Could anything be more ordinary than the Moscow Kremlin?
We Muscovites have lived alongside our Kremlin for so long that it is difficult to remember when we first saw these massive red walls, when we first heard the mysterious names of its towers, when we first tried to imagine what the Tsar-Bell would have looked like in the bell-tower, or what the firing of the Tsar-Cannon would have sounded like. Later in our lives, the cupolas of the Kremlin cathedrals fixed themselves in our memories, along with the chimes of Spassky Tower, whose clanging became associated with the clinking of champagne glasses, and with Red Square, where everyone has strolled at least once ...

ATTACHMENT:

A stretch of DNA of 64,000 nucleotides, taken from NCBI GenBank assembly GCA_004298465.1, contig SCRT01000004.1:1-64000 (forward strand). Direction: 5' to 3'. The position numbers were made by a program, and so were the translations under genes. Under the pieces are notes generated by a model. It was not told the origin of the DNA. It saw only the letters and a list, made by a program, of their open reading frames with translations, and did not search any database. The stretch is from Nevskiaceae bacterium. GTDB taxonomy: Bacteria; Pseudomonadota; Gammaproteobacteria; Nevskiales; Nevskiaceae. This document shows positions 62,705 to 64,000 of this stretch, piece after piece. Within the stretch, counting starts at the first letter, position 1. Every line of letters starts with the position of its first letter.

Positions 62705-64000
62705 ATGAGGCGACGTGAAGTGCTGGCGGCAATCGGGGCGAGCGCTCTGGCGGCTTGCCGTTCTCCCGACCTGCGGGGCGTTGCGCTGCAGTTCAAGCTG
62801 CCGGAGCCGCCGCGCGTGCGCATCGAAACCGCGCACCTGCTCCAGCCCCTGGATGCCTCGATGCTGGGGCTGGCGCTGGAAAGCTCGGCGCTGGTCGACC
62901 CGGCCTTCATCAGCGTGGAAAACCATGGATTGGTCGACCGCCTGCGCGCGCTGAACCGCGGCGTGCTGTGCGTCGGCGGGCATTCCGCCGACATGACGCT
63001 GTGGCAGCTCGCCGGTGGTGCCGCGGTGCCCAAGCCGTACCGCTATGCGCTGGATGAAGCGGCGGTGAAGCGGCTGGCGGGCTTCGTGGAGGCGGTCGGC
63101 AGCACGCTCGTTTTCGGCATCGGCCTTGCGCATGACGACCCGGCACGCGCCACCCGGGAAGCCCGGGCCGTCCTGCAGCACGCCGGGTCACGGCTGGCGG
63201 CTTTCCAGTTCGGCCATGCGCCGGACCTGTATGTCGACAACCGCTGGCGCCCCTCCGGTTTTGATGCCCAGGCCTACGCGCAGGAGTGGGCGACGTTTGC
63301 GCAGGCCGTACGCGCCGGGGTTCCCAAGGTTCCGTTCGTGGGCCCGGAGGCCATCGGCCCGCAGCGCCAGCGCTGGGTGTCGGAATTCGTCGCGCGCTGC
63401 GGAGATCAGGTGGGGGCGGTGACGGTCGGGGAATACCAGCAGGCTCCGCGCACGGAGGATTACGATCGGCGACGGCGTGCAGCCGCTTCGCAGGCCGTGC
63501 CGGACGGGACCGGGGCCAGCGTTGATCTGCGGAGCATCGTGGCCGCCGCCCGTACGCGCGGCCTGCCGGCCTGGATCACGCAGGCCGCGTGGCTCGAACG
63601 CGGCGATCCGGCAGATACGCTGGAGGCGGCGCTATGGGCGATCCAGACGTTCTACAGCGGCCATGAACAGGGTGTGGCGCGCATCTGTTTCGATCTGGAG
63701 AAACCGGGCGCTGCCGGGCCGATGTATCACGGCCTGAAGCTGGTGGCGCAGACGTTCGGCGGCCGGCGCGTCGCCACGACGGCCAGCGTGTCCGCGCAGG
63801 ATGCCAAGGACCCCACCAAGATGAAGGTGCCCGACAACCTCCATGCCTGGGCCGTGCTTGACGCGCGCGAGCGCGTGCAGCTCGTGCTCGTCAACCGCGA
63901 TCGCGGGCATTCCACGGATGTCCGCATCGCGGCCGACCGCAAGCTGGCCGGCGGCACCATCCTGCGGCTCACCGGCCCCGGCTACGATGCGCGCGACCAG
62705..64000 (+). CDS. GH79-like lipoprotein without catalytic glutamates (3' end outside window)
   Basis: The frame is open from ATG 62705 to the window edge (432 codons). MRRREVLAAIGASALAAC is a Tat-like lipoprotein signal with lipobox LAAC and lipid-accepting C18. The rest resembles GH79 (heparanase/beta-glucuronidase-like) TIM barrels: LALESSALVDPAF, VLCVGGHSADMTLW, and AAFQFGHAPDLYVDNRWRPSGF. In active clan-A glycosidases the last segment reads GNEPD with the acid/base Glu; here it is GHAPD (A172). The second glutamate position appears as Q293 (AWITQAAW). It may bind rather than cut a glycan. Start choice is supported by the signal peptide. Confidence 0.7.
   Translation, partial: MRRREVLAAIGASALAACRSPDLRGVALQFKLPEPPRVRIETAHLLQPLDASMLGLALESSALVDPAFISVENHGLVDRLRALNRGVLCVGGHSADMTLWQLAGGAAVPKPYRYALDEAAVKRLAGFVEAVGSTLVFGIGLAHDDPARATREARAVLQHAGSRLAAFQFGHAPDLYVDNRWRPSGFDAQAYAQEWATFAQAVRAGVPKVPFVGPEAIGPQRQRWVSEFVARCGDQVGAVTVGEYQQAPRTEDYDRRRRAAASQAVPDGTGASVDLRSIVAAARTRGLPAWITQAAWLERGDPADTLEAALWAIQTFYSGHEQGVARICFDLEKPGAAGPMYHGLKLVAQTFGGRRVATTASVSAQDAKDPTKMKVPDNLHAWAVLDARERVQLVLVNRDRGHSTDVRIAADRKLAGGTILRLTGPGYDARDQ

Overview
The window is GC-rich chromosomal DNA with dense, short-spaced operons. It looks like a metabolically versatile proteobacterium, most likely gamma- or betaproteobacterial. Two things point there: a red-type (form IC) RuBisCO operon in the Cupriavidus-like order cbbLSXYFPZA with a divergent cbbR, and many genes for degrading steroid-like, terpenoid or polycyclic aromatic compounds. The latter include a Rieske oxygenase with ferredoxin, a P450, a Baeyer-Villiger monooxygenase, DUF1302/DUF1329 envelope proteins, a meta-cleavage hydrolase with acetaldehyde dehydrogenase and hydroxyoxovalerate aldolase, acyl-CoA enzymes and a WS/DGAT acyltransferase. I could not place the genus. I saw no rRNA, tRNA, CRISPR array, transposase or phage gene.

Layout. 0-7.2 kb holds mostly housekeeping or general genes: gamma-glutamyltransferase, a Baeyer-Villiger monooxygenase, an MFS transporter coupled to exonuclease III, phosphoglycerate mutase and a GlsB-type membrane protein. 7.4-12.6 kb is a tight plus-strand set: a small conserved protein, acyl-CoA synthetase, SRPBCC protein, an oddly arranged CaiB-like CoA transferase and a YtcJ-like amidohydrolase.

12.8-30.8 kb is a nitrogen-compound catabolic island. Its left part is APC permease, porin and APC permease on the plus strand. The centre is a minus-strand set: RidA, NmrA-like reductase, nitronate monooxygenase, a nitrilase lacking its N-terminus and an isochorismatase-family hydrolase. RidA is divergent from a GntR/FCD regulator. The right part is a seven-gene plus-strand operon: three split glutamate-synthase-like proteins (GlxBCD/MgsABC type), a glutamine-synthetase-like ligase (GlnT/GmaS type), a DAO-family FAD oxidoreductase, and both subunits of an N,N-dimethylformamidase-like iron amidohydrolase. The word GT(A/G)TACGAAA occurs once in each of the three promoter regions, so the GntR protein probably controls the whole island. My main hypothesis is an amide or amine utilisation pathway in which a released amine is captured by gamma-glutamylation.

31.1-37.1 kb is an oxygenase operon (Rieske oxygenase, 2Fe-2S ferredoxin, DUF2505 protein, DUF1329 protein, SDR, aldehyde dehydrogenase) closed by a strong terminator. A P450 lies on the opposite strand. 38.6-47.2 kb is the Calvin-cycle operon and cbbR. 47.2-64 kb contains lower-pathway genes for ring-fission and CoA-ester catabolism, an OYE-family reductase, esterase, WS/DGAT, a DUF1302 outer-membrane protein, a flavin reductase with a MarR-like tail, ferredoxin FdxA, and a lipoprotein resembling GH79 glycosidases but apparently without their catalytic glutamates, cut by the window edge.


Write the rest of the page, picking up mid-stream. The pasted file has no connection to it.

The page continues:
Yet, if you look more closely, you can see an entirely different Kremlin, one which is gone forever, but which cannot leave, because its ghosts are too tightly bound to this place.
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Russian Life is a publication of a 30-year-young, award-winning publishing house that creates a bimonthly magazine, books, maps, and other products for Russophiles the world over.
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